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Neonatal intestinal colonization with extended-spectrum β-lactamase-producing Enterobacteriaceae-a 5-year follow-up study.
Clin Microbiol Infect. 2018 Sep; 24(9):1004-1009.CM

Abstract

OBJECTIVES

To analyse Klebsiella pneumoniae (KP) isolates from an outbreak of extended-spectrum β-lactamase (ESBL)-producing KP and Escherichia coli (EC) among infants admitted to neonatal intensive care units and to determine the duration of the intestinal colonization.

METHODS

We performed a prospective cohort study of intestinal ESBL-KP/ESBL-EC colonized neonates after a 5-month outbreak in two neonatal intensive care units. Whole genome sequencing, multilocus sequence typing, core genome multilocus sequence typing, pulsed-field electrophoresis and PCR for blaCTX-M were performed on the first isolates. Stool cultures were performed every second month after discharge until 2 years after discharge and at 5 years of age. The last positive samples were analysed with pulsed-field gel electrophoresis and PCR for blaCTX-M. The intestinal relative dominance of ESBL-producing Enterobacteriaceae was determined.

RESULTS

Thirteen of 17 patients colonized with ESBL-KP/ESBL-EC survived. Isolates from 16 of 17 patients were available for analysis and featured the same strain type of ESBL-KP: sequence type 101. The strain had capsule type K29 and harboured blaCTX-M-15. The virulence genes irp1, irp2, iutA, kfu and mrk were detected in all isolates. The median length of colonization was 12.5 months (range, 5-68 months). After 2 years, two of 13 patients were carriers of ESBL-KP and one of 13 of ESBL-EC. At 5 years of age, one neonate was colonized with ESBL-EC. No infant experienced an ESBL-KP/EC-infection during follow-up.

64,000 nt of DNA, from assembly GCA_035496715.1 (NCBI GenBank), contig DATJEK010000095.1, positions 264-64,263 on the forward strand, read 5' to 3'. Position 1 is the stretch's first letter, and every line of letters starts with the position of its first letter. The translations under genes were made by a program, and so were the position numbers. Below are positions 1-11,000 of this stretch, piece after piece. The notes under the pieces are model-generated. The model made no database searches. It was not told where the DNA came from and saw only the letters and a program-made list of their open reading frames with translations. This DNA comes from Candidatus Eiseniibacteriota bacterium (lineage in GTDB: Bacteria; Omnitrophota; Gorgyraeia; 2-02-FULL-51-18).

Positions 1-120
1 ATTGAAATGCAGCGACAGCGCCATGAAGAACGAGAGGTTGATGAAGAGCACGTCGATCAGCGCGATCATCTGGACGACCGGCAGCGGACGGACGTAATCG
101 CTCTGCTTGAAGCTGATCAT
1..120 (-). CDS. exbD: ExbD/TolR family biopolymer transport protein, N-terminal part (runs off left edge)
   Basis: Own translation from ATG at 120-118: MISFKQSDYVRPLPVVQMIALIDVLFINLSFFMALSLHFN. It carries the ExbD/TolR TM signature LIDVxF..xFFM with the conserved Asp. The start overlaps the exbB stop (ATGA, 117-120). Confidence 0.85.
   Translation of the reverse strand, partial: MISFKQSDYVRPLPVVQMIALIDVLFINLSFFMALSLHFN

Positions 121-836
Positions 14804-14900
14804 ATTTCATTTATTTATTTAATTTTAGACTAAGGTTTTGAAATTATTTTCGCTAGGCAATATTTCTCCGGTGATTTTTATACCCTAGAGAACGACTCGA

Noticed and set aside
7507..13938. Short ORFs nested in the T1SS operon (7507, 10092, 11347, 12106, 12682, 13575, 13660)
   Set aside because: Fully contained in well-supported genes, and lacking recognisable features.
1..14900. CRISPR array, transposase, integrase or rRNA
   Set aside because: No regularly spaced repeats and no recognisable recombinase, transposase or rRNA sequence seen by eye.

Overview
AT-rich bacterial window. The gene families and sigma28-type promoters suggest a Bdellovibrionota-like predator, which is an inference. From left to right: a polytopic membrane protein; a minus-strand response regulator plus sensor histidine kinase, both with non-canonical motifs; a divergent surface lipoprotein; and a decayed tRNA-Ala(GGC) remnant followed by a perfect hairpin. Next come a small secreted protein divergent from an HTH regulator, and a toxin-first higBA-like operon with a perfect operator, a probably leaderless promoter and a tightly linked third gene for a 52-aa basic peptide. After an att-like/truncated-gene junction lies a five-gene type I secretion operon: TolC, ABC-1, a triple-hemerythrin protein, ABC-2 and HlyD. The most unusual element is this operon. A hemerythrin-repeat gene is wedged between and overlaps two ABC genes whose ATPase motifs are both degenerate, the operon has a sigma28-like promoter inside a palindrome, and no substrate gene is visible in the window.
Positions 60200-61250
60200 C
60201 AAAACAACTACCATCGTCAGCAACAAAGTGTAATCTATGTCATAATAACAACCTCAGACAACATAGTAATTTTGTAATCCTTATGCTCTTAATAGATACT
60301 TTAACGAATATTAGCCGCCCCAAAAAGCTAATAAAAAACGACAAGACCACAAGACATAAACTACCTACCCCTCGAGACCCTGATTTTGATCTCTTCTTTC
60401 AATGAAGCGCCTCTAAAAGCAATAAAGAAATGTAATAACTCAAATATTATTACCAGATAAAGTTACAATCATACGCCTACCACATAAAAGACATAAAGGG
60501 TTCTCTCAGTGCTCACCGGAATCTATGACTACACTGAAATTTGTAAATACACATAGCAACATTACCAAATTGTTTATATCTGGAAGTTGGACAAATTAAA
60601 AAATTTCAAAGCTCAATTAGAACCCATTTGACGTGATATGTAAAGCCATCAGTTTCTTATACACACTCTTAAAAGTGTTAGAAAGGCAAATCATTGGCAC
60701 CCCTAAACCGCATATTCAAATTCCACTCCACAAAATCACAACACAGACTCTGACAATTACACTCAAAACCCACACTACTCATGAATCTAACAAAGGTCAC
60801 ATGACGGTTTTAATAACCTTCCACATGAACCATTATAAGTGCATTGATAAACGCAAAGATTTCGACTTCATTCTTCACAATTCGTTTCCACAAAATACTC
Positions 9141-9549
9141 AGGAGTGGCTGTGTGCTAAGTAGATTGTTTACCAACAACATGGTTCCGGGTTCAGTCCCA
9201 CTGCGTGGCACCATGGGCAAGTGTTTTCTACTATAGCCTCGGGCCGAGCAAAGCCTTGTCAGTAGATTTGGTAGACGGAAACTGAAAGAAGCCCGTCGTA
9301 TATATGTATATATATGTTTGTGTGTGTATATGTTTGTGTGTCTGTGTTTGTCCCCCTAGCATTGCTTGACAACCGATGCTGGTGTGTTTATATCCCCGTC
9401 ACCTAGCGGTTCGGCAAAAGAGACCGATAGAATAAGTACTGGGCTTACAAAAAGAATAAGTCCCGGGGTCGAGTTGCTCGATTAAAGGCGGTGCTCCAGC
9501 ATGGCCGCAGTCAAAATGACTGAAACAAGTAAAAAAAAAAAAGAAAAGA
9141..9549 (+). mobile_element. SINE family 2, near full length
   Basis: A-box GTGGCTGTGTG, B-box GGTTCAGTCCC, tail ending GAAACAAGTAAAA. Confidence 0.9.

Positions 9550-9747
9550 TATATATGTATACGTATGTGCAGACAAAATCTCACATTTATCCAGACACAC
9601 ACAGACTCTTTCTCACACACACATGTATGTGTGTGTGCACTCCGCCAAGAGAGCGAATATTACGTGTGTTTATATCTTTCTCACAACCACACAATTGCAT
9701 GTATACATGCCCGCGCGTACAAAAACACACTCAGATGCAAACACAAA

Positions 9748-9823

CONCLUSIONS

Two years after discharge, almost one fourth of the study participants were ESBL/KP-EC carriers. ESBL-KP sequence type 101 persisted in two of 13 children for 23 to 26 months. One patient was colonized with ESBL-EC at age 5 years.

Authors+Show Affiliations

Department of Neonatal Medicine, Karolinska University Hospital, Sweden; Department of Clinical Science, Intervention and Technology (CLINTEC), Division of Paediatrics, Karolinska Institutet, Sweden. Electronic address: viveka.nordberg@ki.se.Department of Neonatal Medicine, Karolinska University Hospital, Sweden.Department of Clinical Microbiology, Karolinska University Hospital, Sweden; Department of Laboratory Medicine, Division of Clinical Microbiology, Karolinska Institutet, Sweden.Department of Clinical Microbiology, Karolinska University Hospital, Sweden; Department of Laboratory Medicine, Division of Clinical Microbiology, Karolinska Institutet, Sweden.The Public Health Agency of Sweden, Stockholm, Sweden.Department of Neonatal Medicine, Karolinska University Hospital, Sweden; Department of Women's and Children's Health, Karolinska Institutet, Sweden.Department of Laboratory Medicine, Division of Clinical Microbiology, Karolinska Institutet, Sweden.Department of Neonatal Medicine, Karolinska University Hospital, Sweden; Department of Clinical Science, Intervention and Technology (CLINTEC), Division of Paediatrics, Karolinska Institutet, Sweden.Department of Neonatal Medicine, Karolinska University Hospital, Sweden; Department of Clinical Science, Intervention and Technology (CLINTEC), Division of Paediatrics, Karolinska Institutet, Sweden.

Pub Type(s)

Journal Article

Language

eng

PubMed ID

29326011

Citation

Nordberg, V, et al. "Neonatal Intestinal Colonization With Extended-spectrum Β-lactamase-producing Enterobacteriaceae-a 5-year Follow-up Study." Clinical Microbiology and Infection : the Official Publication of the European Society of Clinical Microbiology and Infectious Diseases, vol. 24, no. 9, 2018, pp. 1004-1009.